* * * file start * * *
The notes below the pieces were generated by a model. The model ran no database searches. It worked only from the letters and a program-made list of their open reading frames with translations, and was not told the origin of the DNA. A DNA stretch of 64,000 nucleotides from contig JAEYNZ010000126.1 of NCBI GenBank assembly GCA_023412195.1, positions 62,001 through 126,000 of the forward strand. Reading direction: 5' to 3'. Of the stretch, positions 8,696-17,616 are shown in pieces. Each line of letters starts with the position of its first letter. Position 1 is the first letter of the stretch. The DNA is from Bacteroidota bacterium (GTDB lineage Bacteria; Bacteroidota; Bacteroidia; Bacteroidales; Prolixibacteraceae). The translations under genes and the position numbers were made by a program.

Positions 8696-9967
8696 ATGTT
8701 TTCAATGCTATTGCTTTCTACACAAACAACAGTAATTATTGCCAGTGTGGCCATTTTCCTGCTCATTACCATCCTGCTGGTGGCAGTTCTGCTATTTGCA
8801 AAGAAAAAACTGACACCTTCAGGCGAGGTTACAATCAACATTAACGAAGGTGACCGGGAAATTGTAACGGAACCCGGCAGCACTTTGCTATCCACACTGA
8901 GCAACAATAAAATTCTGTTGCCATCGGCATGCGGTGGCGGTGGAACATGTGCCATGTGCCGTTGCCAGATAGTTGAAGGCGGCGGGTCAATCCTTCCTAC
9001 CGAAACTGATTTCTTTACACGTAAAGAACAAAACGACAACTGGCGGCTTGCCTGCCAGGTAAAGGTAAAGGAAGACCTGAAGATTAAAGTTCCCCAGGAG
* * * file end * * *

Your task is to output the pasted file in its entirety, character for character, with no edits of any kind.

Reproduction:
The notes below the pieces were generated by a model. The model ran no database searches. It worked only from the letters and a program-made list of their open reading frames with translations, and was not told the origin of the DNA. A DNA stretch of 64,000 nucleotides from contig JAEYNZ010000126.1 of NCBI GenBank assembly GCA_023412195.1, positions 62,001 through 126,000 of the forward strand. Reading direction: 5' to 3'. Of the stretch, positions 8,696-17,616 are shown in pieces. Each line of letters starts with the position of its first letter. Position 1 is the first letter of the stretch. The DNA is from Bacteroidota bacterium (GTDB lineage Bacteria; Bacteroidota; Bacteroidia; Bacteroidales; Prolixibacteraceae). The translations under genes and the position numbers were made by a program.

Positions 8696-9967
8696 ATGTT
8701 TTCAATGCTATTGCTTTCTACACAAACAACAGTAATTATTGCCAGTGTGGCCATTTTCCTGCTCATTACCATCCTGCTGGTGGCAGTTCTGCTATTTGCA
8801 AAGAAAAAACTGACACCTTCAGGCGAGGTTACAATCAACATTAACGAAGGTGACCGGGAAATTGTAACGGAACCCGGCAGCACTTTGCTATCCACACTGA
8901 GCAACAATAAAATTCTGTTGCCATCGGCATGCGGTGGCGGTGGAACATGTGCCATGTGCCGTTGCCAGATAGTTGAAGGCGGCGGGTCAATCCTTCCTAC
9001 CGAAACTGATTTCTTTACACGTAAAGAACAAAACGACAACTGGCGGCTTGCCTGCCAGGTAAAGGTAAAGGAAGACCTGAAGATTAAAGTTCCCCAGGAG